Legendary British theoretical physicist Stephen Hawking, who explored the mysteries of the universe from his wheelchair and went on to become an inspiring figure globally, died at his home in Cambridge.
Thousands flooded social media late Tuesday after news broke that famed Physicist Stephen Hawking died at the age of 76. Celebrities, scientists and world leaders took to Twitter to pay tribute to the author of a ‘Brief History of Time’. Prime Minister Narendra Modi on Wednesday condoled the demise of cosmologist Stephen Hawking and said his grit and tenacity inspired people all over the world. Modi described Hawking as an outstanding scientist and academic and said his demise was “anguishing”.
Professor Stephen Hawking was an outstanding scientist and academic. His grit and tenacity inspired people all over the world. His demise is anguishing. Professor Hawking’s pioneering work made our world a better place. May his soul rest in peace.
— Narendra Modi (@narendramodi) March 14, 2018
Hawking’s children, Lucy, Robert and Tim said in a statement: “We are deeply saddened that our beloved father passed away today.”
Even if you don’t keep a close eye on new developments in physics, you’ve probably heard of the renowned physicist Stephen Hawking. He prided himself on making his complex physical concepts accessible to the public and writing the bestseller, “A Brief History of Time.”
And if you are a fan of Conan O’Brien, “The Simpsons” or “Star Trek,” you might have seen him brandishing his cool wit during guest appearances on those shows.
Hawking contracted motor neurone disease in 1963 and was given two years to live but he went on to study at Cambridge and became one of the most brilliant theoretical physicists since Albert Einstein.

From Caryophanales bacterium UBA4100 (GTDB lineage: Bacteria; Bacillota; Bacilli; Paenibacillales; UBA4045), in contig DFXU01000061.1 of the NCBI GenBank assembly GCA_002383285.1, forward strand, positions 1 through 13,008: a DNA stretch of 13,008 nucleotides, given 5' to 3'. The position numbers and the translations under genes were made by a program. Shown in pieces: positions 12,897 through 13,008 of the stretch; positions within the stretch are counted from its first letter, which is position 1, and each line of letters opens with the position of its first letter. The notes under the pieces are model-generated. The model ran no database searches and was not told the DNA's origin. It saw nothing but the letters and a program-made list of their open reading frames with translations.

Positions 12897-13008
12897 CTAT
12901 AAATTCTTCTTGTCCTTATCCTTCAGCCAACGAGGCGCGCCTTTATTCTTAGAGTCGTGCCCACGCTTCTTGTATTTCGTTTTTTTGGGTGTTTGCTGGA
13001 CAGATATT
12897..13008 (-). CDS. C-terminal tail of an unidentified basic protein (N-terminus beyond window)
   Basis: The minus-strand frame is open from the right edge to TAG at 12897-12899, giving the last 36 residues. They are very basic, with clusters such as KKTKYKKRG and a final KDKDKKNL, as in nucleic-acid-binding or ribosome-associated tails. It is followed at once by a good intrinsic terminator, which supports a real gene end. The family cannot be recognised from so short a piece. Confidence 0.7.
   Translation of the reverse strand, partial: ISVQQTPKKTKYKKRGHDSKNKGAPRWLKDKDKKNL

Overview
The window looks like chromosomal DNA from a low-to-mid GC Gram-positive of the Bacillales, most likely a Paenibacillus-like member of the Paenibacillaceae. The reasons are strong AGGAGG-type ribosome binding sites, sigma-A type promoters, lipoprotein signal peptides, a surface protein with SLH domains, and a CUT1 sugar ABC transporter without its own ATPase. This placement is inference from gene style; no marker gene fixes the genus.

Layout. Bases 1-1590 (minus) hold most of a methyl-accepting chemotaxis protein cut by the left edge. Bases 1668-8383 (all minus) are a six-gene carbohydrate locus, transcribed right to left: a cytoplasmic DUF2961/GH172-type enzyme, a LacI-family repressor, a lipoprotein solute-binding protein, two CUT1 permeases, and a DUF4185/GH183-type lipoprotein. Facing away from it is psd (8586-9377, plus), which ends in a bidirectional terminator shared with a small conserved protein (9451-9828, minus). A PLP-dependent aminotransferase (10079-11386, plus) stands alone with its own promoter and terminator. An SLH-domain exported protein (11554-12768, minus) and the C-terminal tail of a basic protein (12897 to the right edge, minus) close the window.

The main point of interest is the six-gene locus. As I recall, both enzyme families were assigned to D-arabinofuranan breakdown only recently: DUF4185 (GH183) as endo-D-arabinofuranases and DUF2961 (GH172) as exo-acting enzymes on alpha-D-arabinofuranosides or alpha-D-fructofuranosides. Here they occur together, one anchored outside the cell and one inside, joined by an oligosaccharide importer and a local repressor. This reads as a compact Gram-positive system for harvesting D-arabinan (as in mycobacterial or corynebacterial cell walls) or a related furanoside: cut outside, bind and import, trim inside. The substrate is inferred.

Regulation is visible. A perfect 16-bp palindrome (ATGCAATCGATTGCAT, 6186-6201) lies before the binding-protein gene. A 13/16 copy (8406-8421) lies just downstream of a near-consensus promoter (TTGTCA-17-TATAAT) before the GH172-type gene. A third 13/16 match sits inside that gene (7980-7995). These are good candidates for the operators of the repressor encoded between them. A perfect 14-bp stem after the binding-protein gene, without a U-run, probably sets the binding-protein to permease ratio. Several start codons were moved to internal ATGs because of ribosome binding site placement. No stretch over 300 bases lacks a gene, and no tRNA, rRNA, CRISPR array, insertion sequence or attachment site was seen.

Many find it surprising, for instance, that, despite his influential body of work, Hawking was never awarded the Nobel Prize. We’ll talk about some of the remarkable distinctions he did receive, however.
Another interesting fact : Hawking was born on Jan. 8, 1942, which just happened to be the 300th anniversary of Galileo’s death.
Stephen Hawking was born January 8, 1942, on the 300th anniversary of Galileo's death. He died today, March 14th, on the anniversary of Einstein's birth. Time is circular – no beginning, no end.
— Warren Leight (@warrenleightTV) March 14, 2018
But this has just been the warm-up. Next, we’ll delve into some fascinating and unexpected facts about Hawking, including some things about his profoundly inspirational story.
1.Received Mediocre Grades in School
These days, we know Hawking as a brilliant mind whose theories are difficult for a nonscientific mind to grasp. This is why it may come as a shock to learn that Hawking was a slacker when it came to his school studies. In fact, when he was 9 years old, his grades ranked among the worst in his class, with a little more effort, he brought those grades up to about average, but not much better.Despite his poor grades, both his teachers and his peers seemed to understand that they had a future genius among them, evidenced by the fact that his nickname was “Einstein.”
The problem with his mediocre grades was that his father wanted to send him to Oxford, but didn’t have the money without a scholarship. Luckily, when it came time for the scholarship exams, he aced them, getting a near perfect score on the physics exam.